By Laurence Lerman / New York City
The evening I heard the news of James Caan’s passing last week, I put on the television to watch one of his films. I settled on streaming the 1999 mob comedy Mickey Blue Eyes with Hugh Grant and Jeanne Tripplehorn, one that I had never seen. Caan co-stars as Tripplehorn’s dad, a mid-level NYC gangster who has serious reservations about his daughter’s upcoming nuptials to Grant, a dapper art auctioneer.
Though not unpleasant, the movie overall was silly and forgettable. But not so the always reliable James Caan, who over the course of a six-decade career was anything but.
Caan died on Wednesday, July 6. His death was announced by his family on Twitter. He was 82.
Ten years into his acting career, James Caan became an “overnight” star with his role as the gangster scion Santino “Sonny” Corleone in 1972’s The Godfather, directed by Francis Ford Coppola from Mario Puzo’s 1969 bestseller by the same name. The critics praised his energetic immersion into the character—the heir apparent to a Mafia family whose hot-headed, violence-prone manner proves to be his undoing. And audiences loved Sonny, right up until–need I put a spoiler alert here?–he’s brutally rubbed out by a rival faction at the Long Beach Causeway toll plaza in one of the film’s most famous scenes.
Playing a prominent role in the landmark Mafia epic elevated Caan’s career to Hollywood’s highest echelon, but it also resulted in his being cast in villainous roles for the next 50 years, often in crime comedies. The results were often fun, as in 1990s Dick Tracy and 1992’s Honeymoon in Vegas. Other times, audiences were left with unexceptional efforts like Mickey Blue Eyes and quickies like Wisegal, a 2008 Lifetime flick starring Alyssa Milano as a mob princess.
But in those decades after The Godfather, Caan came off as a guy’s kind of guy, bringing energy, bravado, accessibility and a naturalistic presence to his work, which included some 70 feature films and a handful of TV series, including the glittery 2003 hit Las Vegas.
A nice Jewish boy born in the Bronx and raised in Queens, James Caan dropped out of a couple of colleges before giving acting a shot in the late 1950s, studying for five years under the respected acting teacher Sanford Meisner at Manhattan’s Neighborhood Playhouse School of the Theater. He hustled for work and quickly began getting roles on TV in “guy shows” like Naked City, Route 66, Combat!and The Untouchables, as well as such films as the thrillers Lady in a Cage (1964) and Games (1967) and the John Wayne western El Dorado (1967). In 1969, Caan starred in the in the critically lauded drama The Rain People, written and directed by Francis Coppola, which led to his casting in you-know-what a couple of years later.
But Caan wasn’t through with television. In 1971, he starred in the made-for-TV football movie Brian’s Song as ill-fated Chicago Bears halfback Brian Piccolo, opposite Billy Dee Williams as the Bears’ great Gale Sayers. Caan’s lively, likeable performance in the beloved tearjerker really put him on the map, warming up audiences for his ferocious big screen triumph in The Godfather the following year.
The 1970s through the early 1980s were Caan’s most fertile period, with his swaggering presence on display as a Navy sailor who falls for a prostitute in Cinderella Liberty (1973), a college classics professor with a dangerous addiction in The Gambler (1974), a rebellious superstar in a brutal sport of the future in Rollerball (1975) and a master safecracker looking to retire in Thief (1981). Also quite fine was the 1980 drama Hide in Plain Sight, which also marked Caan’s only directorial effort, about a divorced father searching for his children after they and their mother have been put into the witness-protection program.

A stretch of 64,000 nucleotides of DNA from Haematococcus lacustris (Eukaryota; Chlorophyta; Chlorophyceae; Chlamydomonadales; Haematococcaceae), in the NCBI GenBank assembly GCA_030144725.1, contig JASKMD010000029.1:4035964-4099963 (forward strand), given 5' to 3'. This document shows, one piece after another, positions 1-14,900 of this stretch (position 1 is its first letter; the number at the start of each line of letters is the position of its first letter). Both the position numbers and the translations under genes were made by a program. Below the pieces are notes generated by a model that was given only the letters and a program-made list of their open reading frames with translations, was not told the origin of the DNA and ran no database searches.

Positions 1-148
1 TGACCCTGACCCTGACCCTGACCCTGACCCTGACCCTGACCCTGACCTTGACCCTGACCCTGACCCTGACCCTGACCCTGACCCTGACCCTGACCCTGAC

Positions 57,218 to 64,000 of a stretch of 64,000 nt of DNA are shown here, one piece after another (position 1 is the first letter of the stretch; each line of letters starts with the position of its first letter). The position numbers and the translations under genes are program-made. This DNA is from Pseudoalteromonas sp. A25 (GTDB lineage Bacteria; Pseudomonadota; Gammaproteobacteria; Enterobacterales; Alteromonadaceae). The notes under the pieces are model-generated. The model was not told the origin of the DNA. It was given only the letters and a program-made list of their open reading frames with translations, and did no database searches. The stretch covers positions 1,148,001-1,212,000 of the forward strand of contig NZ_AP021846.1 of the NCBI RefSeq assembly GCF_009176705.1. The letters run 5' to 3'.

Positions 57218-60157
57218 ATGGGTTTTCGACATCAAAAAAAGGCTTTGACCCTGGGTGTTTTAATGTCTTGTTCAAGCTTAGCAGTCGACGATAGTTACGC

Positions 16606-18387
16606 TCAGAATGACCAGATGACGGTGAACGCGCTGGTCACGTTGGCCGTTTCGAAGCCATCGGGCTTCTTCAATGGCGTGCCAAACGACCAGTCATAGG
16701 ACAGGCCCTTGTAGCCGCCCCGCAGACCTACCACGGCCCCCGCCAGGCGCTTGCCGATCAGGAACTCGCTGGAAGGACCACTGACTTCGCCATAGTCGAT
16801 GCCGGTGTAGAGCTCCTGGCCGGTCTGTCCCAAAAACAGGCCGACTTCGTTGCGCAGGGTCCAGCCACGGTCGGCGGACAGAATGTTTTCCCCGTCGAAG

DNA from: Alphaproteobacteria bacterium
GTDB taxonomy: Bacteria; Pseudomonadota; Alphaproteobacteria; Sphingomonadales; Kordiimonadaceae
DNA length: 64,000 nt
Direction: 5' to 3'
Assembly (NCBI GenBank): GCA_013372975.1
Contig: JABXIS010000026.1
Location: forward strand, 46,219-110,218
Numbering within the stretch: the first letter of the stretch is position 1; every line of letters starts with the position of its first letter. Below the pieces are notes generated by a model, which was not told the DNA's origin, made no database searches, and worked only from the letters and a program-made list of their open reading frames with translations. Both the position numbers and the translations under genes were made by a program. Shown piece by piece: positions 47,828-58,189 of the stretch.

Even when his movies struck out critically or commercially, as was the case with such efforts as the comedies Freebie and the Bean (1974) and Harry and Walter Go to New York (1976), and the musical Funny Lady (1975), Caan generally received positive notices.
A number of fine performances in a mix of genres followed after a down period in the 1980s where Caan’s hard-living, bad-boy lifestyle (divorces, cocaine, financial problems, joining the rodeo circuit, earning a black belt in karate, living for a time at the Playboy Mansion—the usual drill for many a superstar of that era). He was always working, yes, though he never attained the heights of his post-Godfather decade. Still, his work in the Stephen King thriller Misery (1990), the neo-noir Flesh and Bone (1993) and the holiday comedy Elf (2003), among others, are all outstanding and memorable. The 2015 Canadian horror offering Sicilian Vampire and his portrayal of mobster Sonny Trafficante? Not so much. Caan himself expressed embarrassment over that one.
But the man liked to work and he did so until nearly the very end, co-starring opposite Ellen Burstyn in last year’s Queen Bees.
Caan looks like he’s enjoying himself in the very sweet retiree rom-com. And much to Ms. Burstyn’s delight—and ours—he was still swaggering
Laurence Lerman is a film journalist, former editor of Video Business--Variety's DVD trade publication--and husband to The Insider's own Gwen Cooper. Over the course of his career he has conducted one-on-one interviews with just about every major director working today, including Martin Scorsese, Quentin Tarantino, Clint Eastwood, Kathryn Bigelow, Ridley Scott, Walter Hill, Spike Lee, and Werner Herzog, among numerous others. Once James Cameron specifically requested an interview with Laurence by name, which his wife still likes to brag about. Most recently, he is the co-founder and editor-in-chief of the online review site DiscDish.com.